C&R question


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eastwood44mag
June 14, 2007, 11:42 PM
OK, so the rule of thumb is 50 years, but there are always exceptions to the rule. Here's my question:

If a firearm is at least 50 years old, and in original-issued condition, under what terms would it NOT be eligible as a C&R? I know that modifications can screw things up, but if there have been no changes, is there anything that can disqualify it?

Thanks.

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Neo-Luddite
June 15, 2007, 12:20 AM
The only sure thing is to get a ruling from ATF and have it added to the list.
What CAN disqualify it is whatever the ATF decides can disqualify it. I know that's not the hard and fast answer you want--but my understanding is that the C/R list is not hard and fast. As a result, we get seemingly odd things added (Yugo SKS with a grenade launcher, night sights, and flash hider has been a recent one). There isn't a 'point' system or anything like that that I'm aware of.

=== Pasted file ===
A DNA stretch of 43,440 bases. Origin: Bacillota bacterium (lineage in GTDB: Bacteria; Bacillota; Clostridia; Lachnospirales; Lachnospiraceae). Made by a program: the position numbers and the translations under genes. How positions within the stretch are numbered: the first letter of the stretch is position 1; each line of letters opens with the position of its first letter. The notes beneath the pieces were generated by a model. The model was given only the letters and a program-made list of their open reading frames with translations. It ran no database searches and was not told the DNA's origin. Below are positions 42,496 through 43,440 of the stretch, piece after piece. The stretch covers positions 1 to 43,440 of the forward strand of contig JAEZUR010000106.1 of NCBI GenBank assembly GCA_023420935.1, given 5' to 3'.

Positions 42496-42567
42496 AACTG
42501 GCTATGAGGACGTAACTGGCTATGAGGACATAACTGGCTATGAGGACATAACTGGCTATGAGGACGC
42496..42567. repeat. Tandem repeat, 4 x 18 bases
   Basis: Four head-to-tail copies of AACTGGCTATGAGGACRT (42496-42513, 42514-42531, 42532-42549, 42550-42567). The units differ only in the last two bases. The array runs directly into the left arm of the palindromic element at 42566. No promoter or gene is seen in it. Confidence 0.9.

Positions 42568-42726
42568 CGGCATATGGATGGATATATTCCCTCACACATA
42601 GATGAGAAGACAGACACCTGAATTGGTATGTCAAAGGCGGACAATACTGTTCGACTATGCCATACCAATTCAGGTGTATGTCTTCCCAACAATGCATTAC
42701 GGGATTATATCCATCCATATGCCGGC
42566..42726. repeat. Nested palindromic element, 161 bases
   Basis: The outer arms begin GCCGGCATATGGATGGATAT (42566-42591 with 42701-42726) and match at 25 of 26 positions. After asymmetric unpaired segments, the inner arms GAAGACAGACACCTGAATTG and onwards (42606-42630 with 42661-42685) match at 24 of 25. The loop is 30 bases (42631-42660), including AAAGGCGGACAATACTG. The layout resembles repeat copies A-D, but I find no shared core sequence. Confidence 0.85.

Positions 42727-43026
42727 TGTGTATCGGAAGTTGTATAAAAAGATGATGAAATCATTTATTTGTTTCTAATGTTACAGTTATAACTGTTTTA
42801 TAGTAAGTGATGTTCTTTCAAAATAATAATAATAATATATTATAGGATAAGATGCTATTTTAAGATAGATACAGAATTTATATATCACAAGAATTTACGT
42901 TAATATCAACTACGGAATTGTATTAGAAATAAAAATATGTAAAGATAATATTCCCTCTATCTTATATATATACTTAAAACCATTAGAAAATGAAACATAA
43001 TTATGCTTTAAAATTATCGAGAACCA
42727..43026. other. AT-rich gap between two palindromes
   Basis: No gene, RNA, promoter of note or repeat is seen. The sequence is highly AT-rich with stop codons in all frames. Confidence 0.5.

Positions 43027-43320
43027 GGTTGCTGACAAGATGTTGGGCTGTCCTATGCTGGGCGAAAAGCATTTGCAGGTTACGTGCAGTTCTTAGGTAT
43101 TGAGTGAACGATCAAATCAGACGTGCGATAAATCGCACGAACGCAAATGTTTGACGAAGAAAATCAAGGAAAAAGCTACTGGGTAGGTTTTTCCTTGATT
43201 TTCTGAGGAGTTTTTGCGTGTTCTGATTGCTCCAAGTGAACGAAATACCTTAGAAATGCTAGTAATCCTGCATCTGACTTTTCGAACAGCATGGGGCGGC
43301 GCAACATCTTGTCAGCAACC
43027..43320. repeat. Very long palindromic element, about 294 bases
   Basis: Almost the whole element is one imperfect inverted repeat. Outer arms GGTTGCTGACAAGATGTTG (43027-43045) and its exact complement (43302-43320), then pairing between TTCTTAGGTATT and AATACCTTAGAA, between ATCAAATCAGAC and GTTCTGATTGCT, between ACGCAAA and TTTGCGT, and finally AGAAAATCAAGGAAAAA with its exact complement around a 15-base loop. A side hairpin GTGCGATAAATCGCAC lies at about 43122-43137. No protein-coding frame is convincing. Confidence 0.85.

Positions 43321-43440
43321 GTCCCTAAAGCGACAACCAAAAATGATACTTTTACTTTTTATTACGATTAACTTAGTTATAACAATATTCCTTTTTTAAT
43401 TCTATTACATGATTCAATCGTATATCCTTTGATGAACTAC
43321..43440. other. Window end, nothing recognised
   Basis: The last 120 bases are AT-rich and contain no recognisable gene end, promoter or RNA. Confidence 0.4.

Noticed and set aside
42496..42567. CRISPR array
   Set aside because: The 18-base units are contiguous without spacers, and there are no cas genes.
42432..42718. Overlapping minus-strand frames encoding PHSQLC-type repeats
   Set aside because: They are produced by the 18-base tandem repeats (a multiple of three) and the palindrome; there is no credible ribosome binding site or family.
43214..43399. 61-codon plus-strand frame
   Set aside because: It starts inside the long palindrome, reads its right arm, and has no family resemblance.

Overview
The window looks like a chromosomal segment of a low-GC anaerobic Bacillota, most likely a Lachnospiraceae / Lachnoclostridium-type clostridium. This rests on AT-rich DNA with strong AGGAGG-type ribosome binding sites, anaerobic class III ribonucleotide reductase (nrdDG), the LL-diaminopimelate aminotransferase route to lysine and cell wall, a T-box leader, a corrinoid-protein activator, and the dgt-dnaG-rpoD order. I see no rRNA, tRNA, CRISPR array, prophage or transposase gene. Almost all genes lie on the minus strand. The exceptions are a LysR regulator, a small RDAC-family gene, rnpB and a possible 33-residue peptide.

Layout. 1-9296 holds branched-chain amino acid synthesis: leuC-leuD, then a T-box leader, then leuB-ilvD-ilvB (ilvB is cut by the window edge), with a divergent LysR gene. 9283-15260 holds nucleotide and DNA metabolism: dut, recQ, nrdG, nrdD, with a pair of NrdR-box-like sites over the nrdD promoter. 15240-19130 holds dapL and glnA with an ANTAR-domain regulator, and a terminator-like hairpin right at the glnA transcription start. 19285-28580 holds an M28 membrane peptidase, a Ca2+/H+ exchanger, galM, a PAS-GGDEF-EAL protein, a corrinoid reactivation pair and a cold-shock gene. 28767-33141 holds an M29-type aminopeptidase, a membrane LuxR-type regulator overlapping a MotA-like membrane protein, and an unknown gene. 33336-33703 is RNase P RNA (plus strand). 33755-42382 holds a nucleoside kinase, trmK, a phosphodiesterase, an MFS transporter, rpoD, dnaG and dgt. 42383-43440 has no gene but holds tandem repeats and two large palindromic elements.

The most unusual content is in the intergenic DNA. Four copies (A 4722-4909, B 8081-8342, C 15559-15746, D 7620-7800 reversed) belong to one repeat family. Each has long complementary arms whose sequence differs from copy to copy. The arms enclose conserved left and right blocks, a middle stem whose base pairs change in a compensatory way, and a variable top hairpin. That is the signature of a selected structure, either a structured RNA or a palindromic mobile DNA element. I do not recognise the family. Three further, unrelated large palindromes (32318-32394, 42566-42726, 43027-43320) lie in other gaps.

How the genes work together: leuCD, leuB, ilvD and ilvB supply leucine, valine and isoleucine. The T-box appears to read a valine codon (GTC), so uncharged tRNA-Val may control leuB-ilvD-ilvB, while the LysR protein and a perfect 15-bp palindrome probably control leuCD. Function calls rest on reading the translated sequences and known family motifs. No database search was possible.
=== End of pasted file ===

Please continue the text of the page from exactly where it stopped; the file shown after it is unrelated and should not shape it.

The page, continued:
Car Knocker
June 15, 2007, 12:22 AM
Auto or select-fire that has never been on the registry.

eastwood44mag
June 15, 2007, 12:29 AM
Looking at semi-auto or manual-cycling guns, only. I'm not a stamp collector (yet)

jrfoxx
June 15, 2007, 01:56 AM
Auto or select-fire that has never been on the registry
also, short-bareled shotguns and rifles, I beleive.Otherwise, if its on the ATF's list, OR is 50 or more years old and hasn't been modified in certain ways, it's a C&R.

Gordon Fink
June 15, 2007, 03:23 AM
I believe the restrictions on modification apply only to curios, but the BATFE has made exceptions (e.g., Yugoslavian m1959/66 in California). Any firearm over 50 years old is a relic, regardless of condition.